Representatives from the Oro Valley Police Officers Association and the Fraternal Order of Police later sent e-mails to the mayor and council suggesting that Andrews' comments at the meeting had violated open meeting laws, and telling of their plans to hold a no-confidence vote on Andrews. The groups also requested that they be allowed to participate in negotiations over Andrews' severance package.

At the time, however, Andrews' contract was not at issue before the council.

Public outraged

Support among the public for Andrews was strong at last week's meeting, where 10 residents spoke out against his resignation. No members of the public spoke in favor of Andrews' dismissal.

"I don't see this as being part of the 'Community of Excellence,' which you're shoving down everyone's throats," said Chris DiSimone, referencing to the town's slogan. DiSimone, an Oro Valley resident, also hosts a local radio talk show.

Former council member Conny Culver also spoke in support of the town manager.

"I ask you to put principles above personalities," Culver said.

Resident and former planning and zoning commissioner Bill Adler implored the council to reconcile any differences or problems and allow Andrews' to remain with the town.

"My concern is that the way this is being handled creates a new divisiveness in the town," Adler said.

Adler also admonished the council for perceived secretiveness in the way the manager's resignation had been handled, saying it appeared "surreptitious and mysterious."

The most heated comments came from Oro Valley resident Art Segal, who told the four council members who voted in favor of resignation that he would support any efforts to recall them.

"He's a hell of a better asset than you or you or you," Segal said, pointing to Carter, Loomis and Kunisch.

Andrews too, had a moment of public anger.

After thanking the audience for their support, Andrews approached Carter and spoke something in his ear. Then, pointing an angry finger at the councilman, Andrews said, "You stay off my property!"

Magnanimous in the end

Despite the emotional outburst, Andrews had little bad to say about his years with the town.

"I honestly think that Oro Valley is a beautiful community, it has a lot of potential," Andrews said Friday.

The now former-town manager complimented town employees and elected officials.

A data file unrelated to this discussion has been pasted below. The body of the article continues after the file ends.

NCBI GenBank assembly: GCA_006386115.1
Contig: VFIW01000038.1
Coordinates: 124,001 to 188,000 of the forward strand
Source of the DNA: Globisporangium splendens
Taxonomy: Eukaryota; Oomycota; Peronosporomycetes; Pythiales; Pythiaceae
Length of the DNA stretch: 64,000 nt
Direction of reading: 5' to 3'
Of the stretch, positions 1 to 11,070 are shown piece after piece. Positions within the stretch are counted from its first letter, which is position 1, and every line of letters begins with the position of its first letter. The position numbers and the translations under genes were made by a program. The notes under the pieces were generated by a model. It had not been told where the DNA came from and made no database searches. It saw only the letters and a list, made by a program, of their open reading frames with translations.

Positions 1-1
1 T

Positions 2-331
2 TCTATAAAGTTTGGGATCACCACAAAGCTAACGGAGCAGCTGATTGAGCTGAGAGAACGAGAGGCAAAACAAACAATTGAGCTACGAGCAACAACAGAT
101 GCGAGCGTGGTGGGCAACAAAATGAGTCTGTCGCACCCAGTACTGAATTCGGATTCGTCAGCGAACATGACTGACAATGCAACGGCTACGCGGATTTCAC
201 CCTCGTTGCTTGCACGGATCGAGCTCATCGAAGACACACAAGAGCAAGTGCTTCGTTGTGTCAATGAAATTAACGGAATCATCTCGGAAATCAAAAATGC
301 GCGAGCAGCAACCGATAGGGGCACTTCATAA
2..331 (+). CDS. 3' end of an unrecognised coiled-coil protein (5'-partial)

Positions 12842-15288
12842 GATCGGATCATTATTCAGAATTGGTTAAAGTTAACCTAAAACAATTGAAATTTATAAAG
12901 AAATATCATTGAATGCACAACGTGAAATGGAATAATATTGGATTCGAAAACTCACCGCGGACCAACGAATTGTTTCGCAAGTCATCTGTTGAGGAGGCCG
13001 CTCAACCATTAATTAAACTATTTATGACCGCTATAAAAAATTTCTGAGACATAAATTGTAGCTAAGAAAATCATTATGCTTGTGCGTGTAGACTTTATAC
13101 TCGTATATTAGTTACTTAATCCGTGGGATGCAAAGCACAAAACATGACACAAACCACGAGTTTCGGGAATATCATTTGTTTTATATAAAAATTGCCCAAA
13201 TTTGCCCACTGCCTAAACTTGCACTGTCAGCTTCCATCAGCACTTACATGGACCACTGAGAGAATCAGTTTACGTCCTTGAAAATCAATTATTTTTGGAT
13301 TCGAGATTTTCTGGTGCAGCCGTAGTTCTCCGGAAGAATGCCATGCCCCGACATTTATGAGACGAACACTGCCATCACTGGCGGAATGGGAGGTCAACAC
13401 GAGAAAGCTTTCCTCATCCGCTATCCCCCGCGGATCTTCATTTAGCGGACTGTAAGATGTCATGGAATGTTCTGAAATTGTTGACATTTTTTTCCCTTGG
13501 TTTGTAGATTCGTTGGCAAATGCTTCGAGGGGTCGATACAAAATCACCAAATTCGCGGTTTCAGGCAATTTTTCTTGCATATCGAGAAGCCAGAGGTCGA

"Regardless, those seven elected people really have a tough job," Andrews said.

He pointed to the difficult budget debate earlier in the year as the likely source of discontent at town hall. Departmental budgets throughout the town were slashed this year to make up projected shortfalls in sales taxes and state-shared revenue.

"When people start fighting over money, that scarce resource, it creates a really difficult situation," Andrews said.

As for the future, Andrews said he looked forward to taking some time off and possibly visiting family.

"I definitely need to recharge my battery a bit," he said.

After that, he said, he would try to get back into the workforce, possibly in the public sector again.

"I'm going to be open to anything," Andrews said. "I love local government and really have a passion for it."

Andrews' severance package

$76,484     six-months salary

$51,794     accrued leave

$10,469     benefits

$6,000     deferred compensation

Total    $144,747

The next manager

After former Town Manager David Andrews' abrupt resignation Sept. 23, the town is left with a void at the top management spot.

Some sources have said Assistant Town Manager Jerene Watson would accept appointment to serve as interim manager. The council has yet to make any decisions.

Another possibility is that the town would hire a retired manager through the Arizona City/County Management Association. The association's  Range Rider Program places retired city managers and county administrators in temporary positions in local governments without head bureaucrats.

A nationwide search for a replacement likely will take place.